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Selected Topic Seminar 3

Jin Yeob Chung

2014-12-11

On the Futility of Human Beings Witnessed in


Michael Kohlhaas and the parble Before the Law
Written by Heinrich von Kleist in 1806, Michael Kohlhaas depicts the story of a man
who greatly values the virtue of justice. Throughout the text, one witnesses the transformation
of the protagonist from a reasonable man who accepts the lawful procedures to an aggressive
character who overly lives by his virtue to an extent where he is willing to take any measures
to promote justice. Franz Kafkas parable Before the law, whilst touching upon similar
concepts outlined in Michael Kohlhaas, on the other hand, introduces the account of a more
reserved man from a countryside who struggles to gain entry to the law. In fact, when one
closely scrutinizes these texts, there are numerous comparisons as well as contrasts that one
can elicit. But it is precisely this process of carefully analyzing these stories, drawing out both
similar and disparate qualities, which allows this dissertation to encourage the reader to
consider the futility of the human beings within a legal framework.
The futility of human being is plain to see, one such implication through our inability
to pronounce individual authority. In Kafkas Before the law, the man from the country is a
reticent character who represents the feeble human desire to adjust the relationship between
human and law. That is, although the man knows that the law should always be accessible
and that the gatekeeper ought to welcome entrance to the law, his desire is minute to an extent
where he decides that it would be better to wait until he gets the permission to inside
(Kleist, 1806). His assertion suggests that despite his acknowledgement of an unfitting
behavior by the gatekeeper who is preventing entry to the law, he is not willing to challenge
the situation. Rather, he stands off the situation and avoids direct confrontation until his final
breathe only to realize that the man himself is the sole character who had the right to attend the
law. The old man is portrayed as a character with a habit of obedience (Austin, 1869) who
surely could have had gained entry to the law since he is not subjugated under a complete
prohibition or an imperative constraint, an emphasis of which is duly consented by the claim
of the gatekeeper if it tempts you so much, try going inside in spite of my prohibition
(Kleist, 1806). Indeed if [the old man] had ignored the threats of the blustering, childish
gatekeeper, he would have gained access to the one right way, his way, which since was made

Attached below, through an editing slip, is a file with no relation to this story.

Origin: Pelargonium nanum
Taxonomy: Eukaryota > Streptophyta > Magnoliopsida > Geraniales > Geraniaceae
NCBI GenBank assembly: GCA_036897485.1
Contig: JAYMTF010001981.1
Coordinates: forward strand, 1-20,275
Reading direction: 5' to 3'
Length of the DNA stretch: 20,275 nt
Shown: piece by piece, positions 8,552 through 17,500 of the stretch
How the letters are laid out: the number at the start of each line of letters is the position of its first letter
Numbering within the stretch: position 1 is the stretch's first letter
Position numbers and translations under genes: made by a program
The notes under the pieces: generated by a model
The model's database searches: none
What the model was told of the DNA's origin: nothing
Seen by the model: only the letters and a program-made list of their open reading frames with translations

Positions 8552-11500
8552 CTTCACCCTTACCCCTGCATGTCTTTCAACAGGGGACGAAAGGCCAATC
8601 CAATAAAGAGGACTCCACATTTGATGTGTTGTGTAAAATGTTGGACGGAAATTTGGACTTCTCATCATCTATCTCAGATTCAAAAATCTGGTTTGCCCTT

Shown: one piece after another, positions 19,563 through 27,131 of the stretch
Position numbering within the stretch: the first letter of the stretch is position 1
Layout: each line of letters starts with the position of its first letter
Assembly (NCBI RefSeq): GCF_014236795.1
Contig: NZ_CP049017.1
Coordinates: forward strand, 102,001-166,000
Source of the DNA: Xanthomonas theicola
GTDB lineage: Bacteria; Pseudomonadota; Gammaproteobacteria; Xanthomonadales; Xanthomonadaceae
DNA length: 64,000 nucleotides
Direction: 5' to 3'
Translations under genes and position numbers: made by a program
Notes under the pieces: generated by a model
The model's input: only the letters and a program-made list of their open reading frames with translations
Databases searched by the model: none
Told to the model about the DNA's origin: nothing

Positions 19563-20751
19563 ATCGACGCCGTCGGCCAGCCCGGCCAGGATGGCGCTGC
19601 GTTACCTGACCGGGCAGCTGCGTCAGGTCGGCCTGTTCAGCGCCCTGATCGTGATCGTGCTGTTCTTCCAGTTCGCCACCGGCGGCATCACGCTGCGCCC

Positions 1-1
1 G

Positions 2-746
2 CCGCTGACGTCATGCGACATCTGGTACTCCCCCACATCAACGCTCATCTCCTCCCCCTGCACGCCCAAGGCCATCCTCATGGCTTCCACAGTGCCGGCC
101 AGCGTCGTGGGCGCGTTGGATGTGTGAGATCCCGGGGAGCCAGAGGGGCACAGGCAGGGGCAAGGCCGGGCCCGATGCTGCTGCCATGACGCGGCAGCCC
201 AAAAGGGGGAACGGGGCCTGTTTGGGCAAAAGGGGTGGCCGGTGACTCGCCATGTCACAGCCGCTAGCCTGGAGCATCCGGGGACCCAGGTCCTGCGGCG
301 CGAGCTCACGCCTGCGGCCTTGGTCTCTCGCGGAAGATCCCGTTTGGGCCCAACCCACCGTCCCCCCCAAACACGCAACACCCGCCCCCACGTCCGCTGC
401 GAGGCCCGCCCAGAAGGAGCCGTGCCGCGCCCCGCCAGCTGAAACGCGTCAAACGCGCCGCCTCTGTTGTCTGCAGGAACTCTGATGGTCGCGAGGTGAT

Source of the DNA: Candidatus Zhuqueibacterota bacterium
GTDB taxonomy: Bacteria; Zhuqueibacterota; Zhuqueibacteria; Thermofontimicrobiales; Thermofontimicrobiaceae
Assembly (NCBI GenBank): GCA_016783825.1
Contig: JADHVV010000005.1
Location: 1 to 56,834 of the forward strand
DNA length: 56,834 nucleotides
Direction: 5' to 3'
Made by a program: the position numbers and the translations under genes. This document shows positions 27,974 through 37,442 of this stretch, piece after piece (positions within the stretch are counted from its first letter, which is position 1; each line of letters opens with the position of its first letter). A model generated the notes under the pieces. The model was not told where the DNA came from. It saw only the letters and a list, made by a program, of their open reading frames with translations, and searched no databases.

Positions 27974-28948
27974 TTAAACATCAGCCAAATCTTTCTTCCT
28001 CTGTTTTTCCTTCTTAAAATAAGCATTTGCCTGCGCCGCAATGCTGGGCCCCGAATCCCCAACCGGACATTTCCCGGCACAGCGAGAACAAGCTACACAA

expressly for him (Robert, 1982). The country man is lost because he does not dare to
pronounce individual authority and decides to delay and escape his decision by handing the
matter of choice to the gatekeeper.
The incapacity of humans to articulate individual authority is not merely witnessed in
the behavior of the country man, but also visibly seen in that of the gatekeeper. The concept of
deferral tangibly observed in the words of the gatekeeper is a recurrent theme in the behavior
of the gatekeeper which demonstrates his inability to stamp individual authority. One such
instance of deferral is seen in the direct action that the gatekeeper takes. Whilst the doorkeeper
physically delays the request of the country man to enter the law, he also defers entry in
temporal perspective by pronouncing his final verdict which runs counter to the scriptural
passage according to which the door is open as always (Politzer, 1962) but not at this moment,
but perhaps at some timead infinitum and ad nauseam. (Glen, 2009) In addition, the
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Selected Topic Seminar 3

Jin Yeob Chung

2014-12-11

gatekeeper ceaselessly receives the mans bribery to a point where the manspends
everything, no matter how valuable, to win over the gatekeeper, (Kleist, 1806) the latter
merely takes all the grifts provided by the man only to defer him by claiming that I am taking
this only so that you do not think you have failed to do anything. The fact that his decisions
to defer the country man lack rational reasoning, that he stands before the Law, that is, that he
represents without being responsible for what he represents, is the basic reason for his dubious
character and authority. (Politzer, 1962) Another instance of deferral is witnessed in his
admission that from room to room stand gatekeepers, each more powerful than the other. By